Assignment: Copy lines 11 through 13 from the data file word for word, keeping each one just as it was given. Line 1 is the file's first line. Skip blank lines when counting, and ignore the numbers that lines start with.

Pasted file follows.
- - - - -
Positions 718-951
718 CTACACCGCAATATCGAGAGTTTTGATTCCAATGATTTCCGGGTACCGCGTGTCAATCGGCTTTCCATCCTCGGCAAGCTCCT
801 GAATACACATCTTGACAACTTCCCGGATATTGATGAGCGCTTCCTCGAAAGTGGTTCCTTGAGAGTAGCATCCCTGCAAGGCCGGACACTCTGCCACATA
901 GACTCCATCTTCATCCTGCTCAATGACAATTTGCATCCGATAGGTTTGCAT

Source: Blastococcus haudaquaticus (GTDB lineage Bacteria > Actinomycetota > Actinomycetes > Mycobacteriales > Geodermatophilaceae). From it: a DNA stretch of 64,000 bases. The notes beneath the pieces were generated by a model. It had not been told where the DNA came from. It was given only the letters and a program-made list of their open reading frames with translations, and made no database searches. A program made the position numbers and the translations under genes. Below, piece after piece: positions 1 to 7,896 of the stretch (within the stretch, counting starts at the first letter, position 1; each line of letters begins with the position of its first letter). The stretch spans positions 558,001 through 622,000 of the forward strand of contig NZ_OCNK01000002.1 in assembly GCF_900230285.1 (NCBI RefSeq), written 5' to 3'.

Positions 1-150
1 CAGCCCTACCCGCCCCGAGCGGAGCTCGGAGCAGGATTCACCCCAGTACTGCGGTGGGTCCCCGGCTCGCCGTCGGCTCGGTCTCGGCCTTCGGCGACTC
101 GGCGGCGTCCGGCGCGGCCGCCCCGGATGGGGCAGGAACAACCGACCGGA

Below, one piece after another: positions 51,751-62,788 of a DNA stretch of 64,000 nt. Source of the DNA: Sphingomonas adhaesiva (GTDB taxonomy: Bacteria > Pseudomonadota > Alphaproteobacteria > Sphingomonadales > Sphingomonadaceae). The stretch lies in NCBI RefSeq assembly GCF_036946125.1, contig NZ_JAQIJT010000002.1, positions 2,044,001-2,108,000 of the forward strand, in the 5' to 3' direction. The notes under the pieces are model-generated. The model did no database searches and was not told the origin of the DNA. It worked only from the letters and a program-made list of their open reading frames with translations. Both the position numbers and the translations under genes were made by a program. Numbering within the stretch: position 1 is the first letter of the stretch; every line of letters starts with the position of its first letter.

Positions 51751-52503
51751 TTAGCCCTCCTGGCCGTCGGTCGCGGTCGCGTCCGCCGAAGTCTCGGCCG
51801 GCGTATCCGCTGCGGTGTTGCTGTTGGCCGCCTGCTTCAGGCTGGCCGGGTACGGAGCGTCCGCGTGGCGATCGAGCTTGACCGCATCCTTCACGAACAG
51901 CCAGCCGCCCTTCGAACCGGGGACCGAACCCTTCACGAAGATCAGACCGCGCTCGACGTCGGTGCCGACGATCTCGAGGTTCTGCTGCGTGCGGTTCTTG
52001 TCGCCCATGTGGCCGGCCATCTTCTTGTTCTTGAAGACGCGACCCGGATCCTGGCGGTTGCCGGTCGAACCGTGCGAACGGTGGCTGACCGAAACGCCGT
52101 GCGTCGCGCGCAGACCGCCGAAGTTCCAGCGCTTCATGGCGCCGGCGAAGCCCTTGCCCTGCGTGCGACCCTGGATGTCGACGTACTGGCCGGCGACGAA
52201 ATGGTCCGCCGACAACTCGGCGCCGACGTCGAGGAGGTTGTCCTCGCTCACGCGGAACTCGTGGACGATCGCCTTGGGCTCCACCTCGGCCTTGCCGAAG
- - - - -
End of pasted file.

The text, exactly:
51751 TTAGCCCTCCTGGCCGTCGGTCGCGGTCGCGTCCGCCGAAGTCTCGGCCG
51801 GCGTATCCGCTGCGGTGTTGCTGTTGGCCGCCTGCTTCAGGCTGGCCGGGTACGGAGCGTCCGCGTGGCGATCGAGCTTGACCGCATCCTTCACGAACAG
51901 CCAGCCGCCCTTCGAACCGGGGACCGAACCCTTCACGAAGATCAGACCGCGCTCGACGTCGGTGCCGACGATCTCGAGGTTCTGCTGCGTGCGGTTCTTG